A recent decision of the Commonwealth Court of Pennsylvania upheld a determination by the Office of Open Records, and concluded that neither the Pennsylvania Department of Health nor the private company involved had established that the withheld records were exempt as confidential proprietary information under Section 708(b)(11) of the RTKL. See Broomall Operating Company, LP v. Murray, Pa. Cmwlth Ct., No. 1685 C.S. 2017 (Dec. 14, 2018).

Why This Case is Noteworthy: This case is noteworthy for providing a rationale and supporting case law for the provision in the RTKL that in order for confidential proprietary information, including trade secrets, to be exempt from disclosure, several requirements must be satisfied.

Brief Background:

This case involved a request by an attorney for information regarding the sale of a nursing home that he was suing in two personal injury suits. He sought records regarding the applications to the Pennsylvania Department of Health (DOH) for a license for the new management of the facility, and information about the new owners of the facility, including the related submissions to the DOH.  The DOH granted in part and denied in part the request, and redacted documents that were provided.  The OOR ruled that the DOH improperly withheld documents that were neither confidential nor proprietary, and the DOH failed to meet its burden to establish that the records were exempt from disclosure or constituted financial records to which a Section 708(b)(11) exemption would apply.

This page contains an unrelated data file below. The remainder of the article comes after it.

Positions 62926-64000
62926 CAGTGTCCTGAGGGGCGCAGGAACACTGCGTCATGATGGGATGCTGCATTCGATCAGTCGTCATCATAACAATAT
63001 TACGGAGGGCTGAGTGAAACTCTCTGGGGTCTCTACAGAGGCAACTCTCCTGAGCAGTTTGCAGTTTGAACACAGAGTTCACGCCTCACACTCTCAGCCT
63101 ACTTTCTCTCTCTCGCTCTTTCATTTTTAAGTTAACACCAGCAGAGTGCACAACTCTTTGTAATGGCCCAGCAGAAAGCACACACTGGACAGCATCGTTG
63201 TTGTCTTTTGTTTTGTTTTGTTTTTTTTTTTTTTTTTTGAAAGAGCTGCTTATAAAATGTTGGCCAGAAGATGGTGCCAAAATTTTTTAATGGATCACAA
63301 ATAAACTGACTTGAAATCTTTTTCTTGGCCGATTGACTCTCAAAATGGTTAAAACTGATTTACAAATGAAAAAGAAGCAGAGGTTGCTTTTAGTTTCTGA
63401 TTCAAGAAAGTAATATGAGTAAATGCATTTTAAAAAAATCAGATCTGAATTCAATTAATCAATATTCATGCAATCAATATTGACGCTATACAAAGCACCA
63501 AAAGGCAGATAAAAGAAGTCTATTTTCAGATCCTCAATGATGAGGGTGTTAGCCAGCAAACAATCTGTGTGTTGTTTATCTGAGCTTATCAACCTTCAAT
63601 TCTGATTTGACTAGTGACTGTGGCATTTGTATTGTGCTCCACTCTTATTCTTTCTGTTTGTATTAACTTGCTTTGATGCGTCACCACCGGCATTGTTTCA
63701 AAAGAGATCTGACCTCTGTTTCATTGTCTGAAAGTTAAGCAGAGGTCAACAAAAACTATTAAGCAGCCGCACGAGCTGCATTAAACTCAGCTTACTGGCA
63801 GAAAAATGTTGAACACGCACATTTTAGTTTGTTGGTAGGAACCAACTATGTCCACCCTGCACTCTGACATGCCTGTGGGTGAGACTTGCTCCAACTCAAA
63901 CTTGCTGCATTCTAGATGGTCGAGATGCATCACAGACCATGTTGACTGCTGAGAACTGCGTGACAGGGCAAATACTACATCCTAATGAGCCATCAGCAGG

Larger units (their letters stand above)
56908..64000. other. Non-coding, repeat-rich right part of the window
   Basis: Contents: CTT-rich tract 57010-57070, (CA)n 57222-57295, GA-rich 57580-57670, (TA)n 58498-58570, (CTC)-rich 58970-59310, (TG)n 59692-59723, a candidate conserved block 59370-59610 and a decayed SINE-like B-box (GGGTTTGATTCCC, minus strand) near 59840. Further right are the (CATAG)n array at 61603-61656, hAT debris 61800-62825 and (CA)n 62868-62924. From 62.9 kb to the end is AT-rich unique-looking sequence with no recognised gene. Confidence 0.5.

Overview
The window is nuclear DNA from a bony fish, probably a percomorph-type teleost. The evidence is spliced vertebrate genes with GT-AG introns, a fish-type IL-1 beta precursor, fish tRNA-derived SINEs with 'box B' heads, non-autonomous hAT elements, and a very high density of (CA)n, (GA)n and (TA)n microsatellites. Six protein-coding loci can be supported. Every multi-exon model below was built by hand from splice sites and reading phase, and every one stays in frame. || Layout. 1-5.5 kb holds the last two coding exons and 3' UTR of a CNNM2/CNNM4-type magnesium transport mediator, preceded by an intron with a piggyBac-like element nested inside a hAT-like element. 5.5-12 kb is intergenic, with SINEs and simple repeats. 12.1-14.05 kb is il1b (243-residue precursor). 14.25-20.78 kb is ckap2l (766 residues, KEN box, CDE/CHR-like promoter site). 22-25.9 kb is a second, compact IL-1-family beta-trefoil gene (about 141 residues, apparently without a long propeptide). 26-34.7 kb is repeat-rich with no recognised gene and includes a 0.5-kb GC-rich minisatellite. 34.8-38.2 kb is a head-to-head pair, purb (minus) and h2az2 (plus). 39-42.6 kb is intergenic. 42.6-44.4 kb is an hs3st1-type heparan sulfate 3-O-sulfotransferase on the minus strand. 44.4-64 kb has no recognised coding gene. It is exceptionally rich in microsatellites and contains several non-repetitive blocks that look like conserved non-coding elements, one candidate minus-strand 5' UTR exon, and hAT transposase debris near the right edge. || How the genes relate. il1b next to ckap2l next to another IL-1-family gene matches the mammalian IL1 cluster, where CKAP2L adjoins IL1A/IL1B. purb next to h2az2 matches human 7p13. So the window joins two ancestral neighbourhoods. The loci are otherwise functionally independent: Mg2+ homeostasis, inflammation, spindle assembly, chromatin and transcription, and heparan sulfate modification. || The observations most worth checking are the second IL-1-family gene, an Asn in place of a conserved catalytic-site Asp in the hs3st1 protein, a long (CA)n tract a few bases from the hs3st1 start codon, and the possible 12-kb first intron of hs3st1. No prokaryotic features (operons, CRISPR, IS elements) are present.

The OOR issued its final determination in October 2017. The OOR decision was appealed directly to the Commonwealth Court.

Legal Analysis:

The court began its analysis with an overview of the RTKL including its purpose to empower citizens by providing them access to information regarding the activities of government. Slip op. at 6.  The court also explained that exceptions to disclosure of public records must be narrowly construed. Id. at 7.  The standard of review of a final determination of the OOR is de novo and the scope of review by the court is plenary.

Importantly, the court observed that records in the possession of a Commonwealth agency are presumed to be public unless they are exempt under Section 708 of the RTKL, protected by a privilege, or exempt from disclosure under any other federal or state law or judicial order or decree. See Section 305(a).  Slip op. at 11.  The presumption is that government records are public and the government agency has the burden to prove that an exception to the duty to disclose applies. Id. at 11-12.

Regarding an alleged exemption for trade secrets and “confidential proprietary information” of a private company that might be in the possession of an agency, the court described the prerequisites that must be satisfied in order to successful assert that exemption. See Section 708(b)(11).

Section 102(ii) defines “confidential proprietary information.” The court explained the criteria that must be satisfied in order for the court to find that the disclosure of such confidential information would “cause substantial harm to the competitive position of the person from whom the information was obtained.”  Slip op. at 13.

Reasoning of the Court:

The court reasoned that in this case the only support for the exemption presented was a “conclusory statement” that could not satisfy the low burden to establish that the documents in question were exempt from disclosure as confidential proprietary information. An affidavit was submitted that merely pointed out that the document in question was unique–but it did not establish whether the information in the document was confidential for purposes of the exemption based on the criteria established by the statute and by case law. Id. at 16.

The court cited to other cases where an affidavit was presented but because it was not detailed and merely conclusory, it was not sufficient to prove that the requested records were exempt from disclosure. Thus, the decision of the OOR was affirmed.

Bottom Line: The prerequisites and nuances that must be addressed in order to qualify for a confidentiality exemption will not be satisfied by a conclusory affidavit.